Friday, May 12, 2006

Review: Mission: Impossible: III

There's two stories here, one about the mid-career crisis of a Hollywood star, and the other about the summer's first big blockbuster film.

The first story is kind of stupid. Tom Cruise always enjoyed a charmed existence in that his personal life was never a bigger story than his career; his publicists always kept the public eye fixed on Cruise on the screen--even as he married and divorced Nicole Kidman (albeit, before Kidman became a perennial Oscar contender), converted from Catholicism (he was once going to be a priest) to Scientology, and suffered all sorts of rumors that he's gay.

Now, like Brad Pitt, Angelina Jolie, Jennifer Aniston, Ben Affleck, and Jennifer Lopez, Cruise is points in the Bill Simmons's Us Weekly Fantasy League first, a superstar actor second. And not in a good way. "Jumping the couch" may just replace "jumping the shark," in our cultural vocabulary.

None of this has any relevance to Mission: Impossible: III, a film more offensive for its overuse of colons than for Tom Cruise's views on Scientology. Actually, the colons might be the only offensive thing about M:I:III, which is a bit of faint praise. The film's a competent popcorn diversion, consisting of chases, gunfights, explosions, and stunts. As they say on the shampoo bottle, "Lather, rinse, repeat." M:I:III exists entirely in the moment, and is forgotten almost as soon as the end credits start to roll.

The requisite plot summary: Cruise's super-spy/aerialist, Ethan Hunt, has gone all Maverick-at-the-end-of-Top-Gun on us, and given up the field for a job training recruits at the Impossible Missions Academy. He's even gone domestic, and gotten engaged to a nurse who thinks that he's a civil servant traffic consultant. Going back to the world outside the movie for just one second, it's a bit unfortunate that Michele Monaghan, who plays the nurse, is a dead ringer for Cruise's baby-momma--just a bit sexier, for certain.

If we simply count the number of summer action films about spies (lots) against the ones about teachers (few) and traffic consultants (none, I think), we get a fair feeling that this won't last. Needless to say, up shows Cruise's spy middle manager, Billy Crudup, to tell Hunt that even though he tries to get out, they keep pulling him back in!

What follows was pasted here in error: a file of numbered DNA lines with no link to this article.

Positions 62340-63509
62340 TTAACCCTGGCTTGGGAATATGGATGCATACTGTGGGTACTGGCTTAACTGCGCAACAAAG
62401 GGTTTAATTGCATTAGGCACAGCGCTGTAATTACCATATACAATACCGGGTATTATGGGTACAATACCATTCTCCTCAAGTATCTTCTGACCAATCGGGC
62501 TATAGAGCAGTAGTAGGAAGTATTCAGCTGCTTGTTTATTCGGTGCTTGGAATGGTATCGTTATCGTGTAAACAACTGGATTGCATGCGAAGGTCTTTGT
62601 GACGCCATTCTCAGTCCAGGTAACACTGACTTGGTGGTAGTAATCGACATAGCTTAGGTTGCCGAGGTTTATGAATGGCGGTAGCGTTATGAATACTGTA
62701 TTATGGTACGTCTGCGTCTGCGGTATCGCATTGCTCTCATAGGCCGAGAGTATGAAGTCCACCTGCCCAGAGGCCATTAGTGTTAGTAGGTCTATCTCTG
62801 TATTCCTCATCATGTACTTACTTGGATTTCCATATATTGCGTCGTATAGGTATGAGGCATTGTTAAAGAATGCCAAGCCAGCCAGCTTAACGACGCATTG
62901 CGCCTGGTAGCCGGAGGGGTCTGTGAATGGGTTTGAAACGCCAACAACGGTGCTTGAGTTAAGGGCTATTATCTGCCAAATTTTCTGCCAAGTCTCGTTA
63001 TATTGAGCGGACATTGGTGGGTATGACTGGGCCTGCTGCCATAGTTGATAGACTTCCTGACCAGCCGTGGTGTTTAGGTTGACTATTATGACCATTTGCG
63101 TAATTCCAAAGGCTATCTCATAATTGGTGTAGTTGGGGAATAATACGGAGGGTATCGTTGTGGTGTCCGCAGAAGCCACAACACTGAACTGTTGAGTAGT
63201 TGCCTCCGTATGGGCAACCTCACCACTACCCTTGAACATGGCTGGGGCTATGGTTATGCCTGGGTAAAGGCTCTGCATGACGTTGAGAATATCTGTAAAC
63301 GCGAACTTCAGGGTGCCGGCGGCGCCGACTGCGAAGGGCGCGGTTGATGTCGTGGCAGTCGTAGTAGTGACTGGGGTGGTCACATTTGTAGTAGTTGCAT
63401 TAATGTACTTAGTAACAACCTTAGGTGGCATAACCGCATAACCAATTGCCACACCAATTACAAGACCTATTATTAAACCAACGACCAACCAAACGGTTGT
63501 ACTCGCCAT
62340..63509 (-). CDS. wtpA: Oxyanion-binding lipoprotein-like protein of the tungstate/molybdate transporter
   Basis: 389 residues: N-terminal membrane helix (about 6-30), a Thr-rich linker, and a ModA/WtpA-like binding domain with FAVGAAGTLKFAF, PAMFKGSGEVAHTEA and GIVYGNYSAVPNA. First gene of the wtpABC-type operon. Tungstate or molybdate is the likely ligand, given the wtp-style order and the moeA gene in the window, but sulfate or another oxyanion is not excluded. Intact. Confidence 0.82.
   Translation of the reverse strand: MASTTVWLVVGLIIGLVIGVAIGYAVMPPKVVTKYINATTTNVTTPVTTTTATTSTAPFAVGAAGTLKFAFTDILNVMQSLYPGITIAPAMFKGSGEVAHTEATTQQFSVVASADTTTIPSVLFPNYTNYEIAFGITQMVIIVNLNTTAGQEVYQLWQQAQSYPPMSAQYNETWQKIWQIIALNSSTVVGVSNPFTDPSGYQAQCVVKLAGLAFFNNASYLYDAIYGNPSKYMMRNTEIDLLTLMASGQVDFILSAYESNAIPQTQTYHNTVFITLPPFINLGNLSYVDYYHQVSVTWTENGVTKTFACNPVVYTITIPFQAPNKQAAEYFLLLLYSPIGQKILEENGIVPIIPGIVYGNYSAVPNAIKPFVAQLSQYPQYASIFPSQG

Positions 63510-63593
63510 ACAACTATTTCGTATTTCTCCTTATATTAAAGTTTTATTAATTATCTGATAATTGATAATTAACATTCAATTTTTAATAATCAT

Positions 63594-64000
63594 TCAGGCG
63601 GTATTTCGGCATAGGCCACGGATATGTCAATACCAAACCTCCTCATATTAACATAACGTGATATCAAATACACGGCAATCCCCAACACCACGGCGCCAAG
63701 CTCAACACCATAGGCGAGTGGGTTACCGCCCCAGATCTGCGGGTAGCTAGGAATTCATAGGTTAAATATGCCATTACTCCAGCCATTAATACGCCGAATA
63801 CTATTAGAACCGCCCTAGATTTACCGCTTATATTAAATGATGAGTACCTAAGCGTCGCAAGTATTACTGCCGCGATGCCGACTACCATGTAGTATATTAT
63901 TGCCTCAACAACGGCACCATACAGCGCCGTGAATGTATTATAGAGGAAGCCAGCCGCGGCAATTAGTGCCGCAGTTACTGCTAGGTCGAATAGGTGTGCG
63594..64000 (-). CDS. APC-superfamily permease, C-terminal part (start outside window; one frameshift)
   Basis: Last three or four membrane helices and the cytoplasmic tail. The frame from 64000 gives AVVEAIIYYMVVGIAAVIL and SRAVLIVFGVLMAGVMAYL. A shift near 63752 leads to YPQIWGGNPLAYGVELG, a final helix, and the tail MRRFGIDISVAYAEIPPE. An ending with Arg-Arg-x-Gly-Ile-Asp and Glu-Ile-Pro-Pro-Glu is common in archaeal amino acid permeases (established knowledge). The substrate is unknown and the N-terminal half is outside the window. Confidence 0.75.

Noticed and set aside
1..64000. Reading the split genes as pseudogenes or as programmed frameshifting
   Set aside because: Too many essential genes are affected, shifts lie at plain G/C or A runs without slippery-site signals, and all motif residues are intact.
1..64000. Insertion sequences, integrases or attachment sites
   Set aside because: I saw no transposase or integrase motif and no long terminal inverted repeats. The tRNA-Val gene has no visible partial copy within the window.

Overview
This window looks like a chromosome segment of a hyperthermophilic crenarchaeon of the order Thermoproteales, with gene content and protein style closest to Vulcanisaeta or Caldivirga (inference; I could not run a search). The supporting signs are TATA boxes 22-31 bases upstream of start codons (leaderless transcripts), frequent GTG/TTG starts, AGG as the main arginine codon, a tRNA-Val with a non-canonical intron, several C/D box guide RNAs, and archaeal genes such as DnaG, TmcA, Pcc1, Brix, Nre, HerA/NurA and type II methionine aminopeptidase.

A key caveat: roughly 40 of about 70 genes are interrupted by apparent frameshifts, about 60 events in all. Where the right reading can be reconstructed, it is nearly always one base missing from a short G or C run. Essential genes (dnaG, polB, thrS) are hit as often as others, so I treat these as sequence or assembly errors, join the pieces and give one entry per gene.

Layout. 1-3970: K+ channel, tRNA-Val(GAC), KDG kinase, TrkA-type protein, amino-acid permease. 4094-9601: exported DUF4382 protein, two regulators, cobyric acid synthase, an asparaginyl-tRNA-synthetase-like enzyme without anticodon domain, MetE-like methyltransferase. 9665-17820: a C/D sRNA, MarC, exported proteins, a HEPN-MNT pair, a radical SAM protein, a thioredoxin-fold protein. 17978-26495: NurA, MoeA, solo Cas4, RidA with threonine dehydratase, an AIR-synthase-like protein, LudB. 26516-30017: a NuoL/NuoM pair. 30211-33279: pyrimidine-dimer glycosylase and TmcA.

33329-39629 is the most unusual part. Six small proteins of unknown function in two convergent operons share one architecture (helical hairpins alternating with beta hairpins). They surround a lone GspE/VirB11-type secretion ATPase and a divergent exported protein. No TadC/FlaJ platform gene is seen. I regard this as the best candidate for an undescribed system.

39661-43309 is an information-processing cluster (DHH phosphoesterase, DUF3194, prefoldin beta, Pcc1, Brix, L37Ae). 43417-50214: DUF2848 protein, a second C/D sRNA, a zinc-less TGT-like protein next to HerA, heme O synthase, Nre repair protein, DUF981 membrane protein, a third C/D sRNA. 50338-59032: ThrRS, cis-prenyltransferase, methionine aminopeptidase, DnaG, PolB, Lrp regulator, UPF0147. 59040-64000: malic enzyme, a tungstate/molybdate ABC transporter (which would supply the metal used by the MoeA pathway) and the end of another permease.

It's not even as dramatic as that, but it brings up a question: if you're constantly meeting with your superiors, what's the point of receiving those mission briefings that will self-destruct in five seconds? Throughout the Mission: Impossible series, Cruise has always brought in Hunt's bosses, usually getting pretty high-profile actors for those roles (Henry Czerny in the first film; Anthony Hopkins in the second; Crudup and Laurence Fishburne in this installment). Now I know that all pretense that this Mission: Impossible has anything to do with the classic TV series went out the window in the second film; all that's left now is the self-destructing tapes, latex masks, and occassional use of the Lalo Shifrin theme music.

But one of the cooler things about the Mission: Impossible TV series was that Jim Phelps was pretty much his own boss. The Impossible Missions Force was America's introduction to freelance work: your employer communicates just by sending you notes; if you screw up, they'll put it all on you; if you need any help, hire it yourself, and they're your problem--the employer isn't going to be withholding social security or paying workers' comp for your guys. I'm not the world's foremost expert on the original series, but I don't remember Jim's superiors ever coming by to chew him out or tell him how to do his job.

Another cool thing about the original series was that they relied less on guns and violence than on deception and cunning. Usually, the gang didn't actually kill anyone, but rather tricked various bad guys into doing each other in. But you can't have the typical summer blockbuster action set pieces that way, so subtlety's out the window in M:I:III.

Most of the gunfire revolves around, but doesn't actually involve, a hammy and vengeful arms dealer, played by 2005 Best Actor Phillip Seymour Hoffman, and a super-secret...something. The fact that we never discover what the secret thing does is part of director JJ Abrams' contribution to the film, as M:I:III is constantly winking at the audience. We have a scene where Cruise rides a motorcycle onto an airfield that is straight out of Top Gun, a character laughing aloud over the absurd name of Hunt's super-secret agency, and the film's best action sequence involves an aerial assault on a bridge straight out of James Cameron's True Lies.

In the end, Abrams seems to say, what does it matter what the McGuffin everyone's fighting over actually is? It's really just an excuse for an action movie, chases and explosions. And that about says it all. Very mild recommend.

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